Keywords: Evolutionary Economics, Consumer Theory, Bounded Rationality, Marketing and Preferences, Simulation Models, Market Structure
    JEL: C63 D11 D81 L10 L15 M30
    Date: 2009–09–08
  3. By: Klein, Agnes; Zapilko, Marina; Menrad, Klaus; Gabriel, Andreas
    Abstract: This paper deals with consumer acceptance of genetically modified rapeseed-oil in Germany and analyzes under which conditions consumers would buy such products. To investigate this subject a Discrete-Choice-Experiment was performed within the framework of a cross-European consumer survey in spring 2007. The results show that consumersâ utility is increased by an organically produced product and decreased by a GM product. Thereby the association with individual advantages (health benefits) decreases consumersâ utility less compared to the association with environmental benefits. Additionally, it could be shown that German consumers prefer locally produced rapeseed-oil compared to imported. If GM products exhibit a considerable price discount compared to conventional products, a certain market potential for GM rapeseed-oil exists in Germany. But the granting of discounts must be carefully balanced especially against the background of profitability for producers and processors.
    Keywords: Consumer behavior, GM food, rapeseed-oil, Discrete-Choice-Experiment, Food Consumption/Nutrition/Food Safety,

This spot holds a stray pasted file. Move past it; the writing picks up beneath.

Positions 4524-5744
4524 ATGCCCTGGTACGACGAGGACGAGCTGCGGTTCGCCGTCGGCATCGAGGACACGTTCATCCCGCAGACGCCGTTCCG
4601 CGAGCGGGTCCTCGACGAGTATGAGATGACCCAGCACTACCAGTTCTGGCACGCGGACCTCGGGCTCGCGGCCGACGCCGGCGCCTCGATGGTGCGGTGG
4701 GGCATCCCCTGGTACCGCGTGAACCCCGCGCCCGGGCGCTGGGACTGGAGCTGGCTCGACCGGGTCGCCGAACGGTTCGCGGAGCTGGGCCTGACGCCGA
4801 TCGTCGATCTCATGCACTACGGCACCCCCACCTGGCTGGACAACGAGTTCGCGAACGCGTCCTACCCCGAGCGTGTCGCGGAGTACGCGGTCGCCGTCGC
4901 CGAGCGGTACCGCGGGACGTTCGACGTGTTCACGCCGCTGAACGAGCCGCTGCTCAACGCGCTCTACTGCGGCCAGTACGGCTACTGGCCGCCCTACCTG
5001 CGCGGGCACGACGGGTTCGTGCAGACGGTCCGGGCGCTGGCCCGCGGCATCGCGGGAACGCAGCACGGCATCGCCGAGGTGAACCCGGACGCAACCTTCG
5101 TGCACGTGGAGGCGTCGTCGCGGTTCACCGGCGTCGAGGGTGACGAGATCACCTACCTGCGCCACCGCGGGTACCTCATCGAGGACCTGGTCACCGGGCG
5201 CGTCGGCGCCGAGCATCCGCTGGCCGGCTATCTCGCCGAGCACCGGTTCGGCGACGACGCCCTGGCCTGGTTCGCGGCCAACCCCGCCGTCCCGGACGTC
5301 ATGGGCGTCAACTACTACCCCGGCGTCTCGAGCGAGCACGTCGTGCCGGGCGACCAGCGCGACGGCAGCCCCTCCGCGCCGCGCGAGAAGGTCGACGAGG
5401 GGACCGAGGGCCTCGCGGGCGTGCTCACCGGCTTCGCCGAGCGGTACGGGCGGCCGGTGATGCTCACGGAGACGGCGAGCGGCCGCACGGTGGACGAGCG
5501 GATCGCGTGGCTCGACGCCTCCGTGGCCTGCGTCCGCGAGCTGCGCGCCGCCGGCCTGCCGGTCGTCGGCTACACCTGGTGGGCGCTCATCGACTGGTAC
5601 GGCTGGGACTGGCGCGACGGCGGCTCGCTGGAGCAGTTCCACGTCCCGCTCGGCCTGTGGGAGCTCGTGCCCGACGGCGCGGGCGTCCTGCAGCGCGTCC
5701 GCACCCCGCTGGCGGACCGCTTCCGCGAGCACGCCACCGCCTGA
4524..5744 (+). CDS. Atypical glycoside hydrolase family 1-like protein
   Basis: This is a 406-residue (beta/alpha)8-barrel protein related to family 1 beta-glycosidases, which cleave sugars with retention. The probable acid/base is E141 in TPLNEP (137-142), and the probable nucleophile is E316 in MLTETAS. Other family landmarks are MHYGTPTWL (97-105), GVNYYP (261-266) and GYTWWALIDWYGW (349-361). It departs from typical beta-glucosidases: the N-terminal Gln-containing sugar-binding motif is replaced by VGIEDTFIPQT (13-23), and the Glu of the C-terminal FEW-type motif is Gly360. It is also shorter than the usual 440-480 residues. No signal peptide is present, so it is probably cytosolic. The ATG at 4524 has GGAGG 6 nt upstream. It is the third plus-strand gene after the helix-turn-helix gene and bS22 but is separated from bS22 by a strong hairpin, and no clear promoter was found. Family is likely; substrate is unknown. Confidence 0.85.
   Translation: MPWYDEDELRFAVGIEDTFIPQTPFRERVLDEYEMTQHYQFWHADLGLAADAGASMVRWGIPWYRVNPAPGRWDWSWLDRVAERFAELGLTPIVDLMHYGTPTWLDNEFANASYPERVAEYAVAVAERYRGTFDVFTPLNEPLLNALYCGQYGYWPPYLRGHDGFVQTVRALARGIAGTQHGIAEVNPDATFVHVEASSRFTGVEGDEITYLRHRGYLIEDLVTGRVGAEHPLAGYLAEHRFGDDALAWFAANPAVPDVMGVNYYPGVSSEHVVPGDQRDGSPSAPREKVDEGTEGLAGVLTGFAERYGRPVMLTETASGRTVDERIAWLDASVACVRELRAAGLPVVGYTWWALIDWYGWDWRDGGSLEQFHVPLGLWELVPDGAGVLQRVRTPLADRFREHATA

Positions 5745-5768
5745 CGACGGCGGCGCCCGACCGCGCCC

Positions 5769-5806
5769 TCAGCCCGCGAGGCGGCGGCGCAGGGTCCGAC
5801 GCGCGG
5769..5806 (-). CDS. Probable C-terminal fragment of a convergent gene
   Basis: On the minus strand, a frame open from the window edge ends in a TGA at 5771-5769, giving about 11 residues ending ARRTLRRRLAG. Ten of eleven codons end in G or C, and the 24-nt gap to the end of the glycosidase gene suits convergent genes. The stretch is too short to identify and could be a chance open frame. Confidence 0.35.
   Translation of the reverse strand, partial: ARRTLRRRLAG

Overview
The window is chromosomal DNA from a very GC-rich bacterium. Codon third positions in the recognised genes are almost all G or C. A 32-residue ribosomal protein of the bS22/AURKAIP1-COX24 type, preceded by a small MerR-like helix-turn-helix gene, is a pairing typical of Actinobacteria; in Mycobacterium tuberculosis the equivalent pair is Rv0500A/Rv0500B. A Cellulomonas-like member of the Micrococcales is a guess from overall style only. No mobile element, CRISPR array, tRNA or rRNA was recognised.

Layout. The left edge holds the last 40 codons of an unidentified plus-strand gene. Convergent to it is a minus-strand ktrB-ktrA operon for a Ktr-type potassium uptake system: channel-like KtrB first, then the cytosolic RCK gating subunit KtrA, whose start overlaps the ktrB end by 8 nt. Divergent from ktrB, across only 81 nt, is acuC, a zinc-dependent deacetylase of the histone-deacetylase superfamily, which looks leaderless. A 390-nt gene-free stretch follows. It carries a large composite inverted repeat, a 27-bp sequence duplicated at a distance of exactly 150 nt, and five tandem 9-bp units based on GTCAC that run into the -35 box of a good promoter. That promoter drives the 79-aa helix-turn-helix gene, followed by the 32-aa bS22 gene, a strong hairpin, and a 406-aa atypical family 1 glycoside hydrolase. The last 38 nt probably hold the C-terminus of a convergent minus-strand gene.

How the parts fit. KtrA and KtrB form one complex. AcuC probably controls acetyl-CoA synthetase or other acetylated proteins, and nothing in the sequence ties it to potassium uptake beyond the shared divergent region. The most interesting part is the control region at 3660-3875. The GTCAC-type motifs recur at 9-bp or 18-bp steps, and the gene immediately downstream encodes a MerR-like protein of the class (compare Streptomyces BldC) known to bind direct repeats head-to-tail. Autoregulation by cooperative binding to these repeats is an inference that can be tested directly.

Date: 2009–10
  4. By: Bignebat, Celine; Koc, Ali; Lemeilleur, Sylvaine
    Abstract: A wide range of the empirical studies shows to what extend the rise of supermarkets in developing countries deeply transform domestic marketing channels. In particular, the exclusion of small producers from the so-called dynamic marketing channels (that is remunerative ones) is at stake. Based on original data collected in Turkey in 2007 at the producer and the wholesale market levels, we show that the intermediaries are decisive in order to understand the impact of downstream restructuring (supermarkets) on upstream decisions (producers). The results show first that producers are not aware of the final buyer of their produce, as intermediaries hinder the visibility of the marketing channel, their choice is restricted to that of the first intermediary. Moreover, the econometric results conclude that producers who are indirectly linked to the supermarkets are more sensitive to their requirements in terms of quality and packaging than to the price premia they set accordingly to the effort made to meet their standards. Therefore, the results question the role of the wholesale market agents who act as a buffer in the chain and protect small producers from negative shocks, but who stop positive shocks as well, and reduce incentives.
    Keywords: supermarkets, small farmers, fresh fruit and vegetables, Turkey, Agribusiness, Production Economics, Q13, L14, D24,
    Date: 2009–08–20